30 May Overwhelm
With hectic schedules, demanding jobs and busy personal lives, many of my clients talk about experiencing overwhelm. The feeling of having too much to do and not knowing how to manage it all. It can make people feel anxious or panicked, and it can have a detrimental impact on their lives, well-being and productivity.
Addressing overwhelm through coaching allows people to break down what they have to do and find their own strategies to get to where they want to be.
When I coach I don’t offer advice, so here are some of the strategies my clients use to manage times when they feel overwhelmed.
My clients tell me that they list everything they have to do and prioritise them. Timeframes and deadlines are allocated to each job and they are put into an order. It may be that a big project is focused on and nothing else is started until it is complete. Alternatively, people decide to finish tasks that can be completed quickly to clear the decks for a project which will take longer.
Plan your time. I have heard many people explaining how they organise their diary. Many have different systems which blend together. For example, they use year planners to note long term events and deadlines. In another format they note completion dates for the next two or three months. They also have weekly planners which breaks down what they are going to do every day. Tasks are allocated at the weekend for the week ahead. One client told me that she breaks down each day into two hour slots and plans what she is going to do in these times.
Occasionally something happens which means that they can’t stick to the timeframe they originally planned. In these instances they calmly find a different time in their diary to complete it.
- Be organised
At times of overwhelm it is important to be organised. Clients tell me that they prepare in advance in their professional and personal lives. At work they may set up for a meeting the next day before they leave their workplace. At home they organise things they need in advance. They also see opportunities that will save them time. They recognise that if they do something now it will save time in the long run.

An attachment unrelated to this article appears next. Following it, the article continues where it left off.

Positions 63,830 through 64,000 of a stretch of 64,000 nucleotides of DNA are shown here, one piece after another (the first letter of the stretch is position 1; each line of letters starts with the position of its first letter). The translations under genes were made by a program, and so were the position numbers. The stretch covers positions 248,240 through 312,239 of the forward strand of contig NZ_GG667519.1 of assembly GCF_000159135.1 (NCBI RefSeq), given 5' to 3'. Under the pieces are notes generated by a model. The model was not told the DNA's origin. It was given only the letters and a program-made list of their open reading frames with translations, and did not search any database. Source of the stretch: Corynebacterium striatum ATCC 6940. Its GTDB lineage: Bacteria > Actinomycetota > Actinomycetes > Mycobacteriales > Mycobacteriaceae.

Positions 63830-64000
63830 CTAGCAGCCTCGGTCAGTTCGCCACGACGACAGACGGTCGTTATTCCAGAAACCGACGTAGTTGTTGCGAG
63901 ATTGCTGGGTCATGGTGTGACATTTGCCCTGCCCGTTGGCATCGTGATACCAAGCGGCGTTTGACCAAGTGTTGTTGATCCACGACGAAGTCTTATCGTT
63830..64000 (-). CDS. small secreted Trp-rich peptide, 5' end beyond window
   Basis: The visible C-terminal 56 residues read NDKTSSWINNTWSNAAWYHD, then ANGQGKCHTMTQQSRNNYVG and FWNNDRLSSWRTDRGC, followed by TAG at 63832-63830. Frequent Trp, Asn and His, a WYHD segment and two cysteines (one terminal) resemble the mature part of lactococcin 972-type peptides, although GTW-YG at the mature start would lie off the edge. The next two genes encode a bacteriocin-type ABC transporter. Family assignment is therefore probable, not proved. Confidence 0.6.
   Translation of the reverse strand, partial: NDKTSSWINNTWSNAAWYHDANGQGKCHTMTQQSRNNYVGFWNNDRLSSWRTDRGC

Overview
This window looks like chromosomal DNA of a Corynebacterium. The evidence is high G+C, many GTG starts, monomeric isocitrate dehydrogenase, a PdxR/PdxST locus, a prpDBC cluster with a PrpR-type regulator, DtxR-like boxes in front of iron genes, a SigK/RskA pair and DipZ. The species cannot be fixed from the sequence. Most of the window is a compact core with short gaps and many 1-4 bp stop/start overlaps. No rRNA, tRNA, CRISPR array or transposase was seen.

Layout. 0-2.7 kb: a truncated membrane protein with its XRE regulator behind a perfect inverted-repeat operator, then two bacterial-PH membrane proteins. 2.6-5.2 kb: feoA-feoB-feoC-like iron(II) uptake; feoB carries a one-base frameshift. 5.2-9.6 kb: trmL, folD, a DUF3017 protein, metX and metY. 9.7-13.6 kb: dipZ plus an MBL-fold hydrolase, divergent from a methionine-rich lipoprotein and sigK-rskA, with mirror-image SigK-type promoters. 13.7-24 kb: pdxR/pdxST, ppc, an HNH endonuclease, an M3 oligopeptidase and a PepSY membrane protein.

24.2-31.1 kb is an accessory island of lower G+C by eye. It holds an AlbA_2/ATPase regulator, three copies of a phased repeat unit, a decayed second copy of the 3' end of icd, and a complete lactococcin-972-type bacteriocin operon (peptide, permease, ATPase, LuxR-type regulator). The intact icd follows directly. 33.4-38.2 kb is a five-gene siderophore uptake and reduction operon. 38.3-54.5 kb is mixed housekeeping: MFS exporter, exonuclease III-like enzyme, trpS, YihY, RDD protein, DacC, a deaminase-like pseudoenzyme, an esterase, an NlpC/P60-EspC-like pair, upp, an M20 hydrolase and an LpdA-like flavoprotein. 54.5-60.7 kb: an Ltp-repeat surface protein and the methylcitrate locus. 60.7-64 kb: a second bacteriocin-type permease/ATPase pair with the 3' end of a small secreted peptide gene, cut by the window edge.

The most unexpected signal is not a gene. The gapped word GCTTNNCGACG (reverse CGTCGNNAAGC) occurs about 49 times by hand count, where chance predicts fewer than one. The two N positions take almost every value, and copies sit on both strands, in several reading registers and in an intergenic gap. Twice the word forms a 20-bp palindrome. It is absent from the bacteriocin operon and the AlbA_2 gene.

They organise and tidy their homes, desks and workspaces. Tidying the physical space clears their heads and allows them to think and perform more effectively. Having a good old sort out is energising. On a practical level they can find what they need easily and work with a better flow.
- Ask for help
In the workplace it may be appropriate to delegate tasks or to talk through overwhelming situations with colleagues. This is helpful to ensure a team approach, clarity moving forward and to assign responsibility. Explaining the situation to a line manager or senior leader could also be a good idea as they might have useful strategies or suggestions to ease workload.
At home, depending on their personal circumstances, people have support from their partners, parents and friends, and outsource jobs such the cleaning and ironing. They may employ a Virtual Assistant or have assistance with childcare.
- It is good enough
Without compromising on their standards, clients have talked about knowing that they have completed a task and it is ‘good enough’. It doesn’t mean they have done the bare minimum or a poor job; it means that they know they have finished something to the best of their ability and are happy with the result. They recognise that committing more hours will not improve it hugely, and their time is better spent on something else.
I have spoken to fellow NLP practitioners about overwhelm and they described how they visualise overwhelm. They may see it as an inanimate object and focus on what it looks like and where they see it. Then they physically take a step back from it, or pick it up and move it away.
At other times they visualise themselves working with ease in the situation that is making them feel overwhelmed. They see themselves carrying out and completing tasks, managing their time and being calm and productive.
Despite being focused on getting jobs done, many clients have told me about the importance of their health and well-being when they feel overwhelmed. They talk about getting enough sleep, eating healthily, playing sports, spending time with family and friends, going outside in the fresh air and making time to relax. This helps to foster good mental and physical health at a demanding time. They realise that they need to focus on themselves to be productive and successful.
- Acknowledge progress
As they work through overwhelming times in their lives, my clients tell me that they acknowledge and celebrate their progress towards meeting their deadlines or goals. They see how well they are doing and how far they have come, and they have their eyes fixed on a completion date for when their situation or workload will ease.
Overwhelm. It’s a wholly underwhelming concept to me!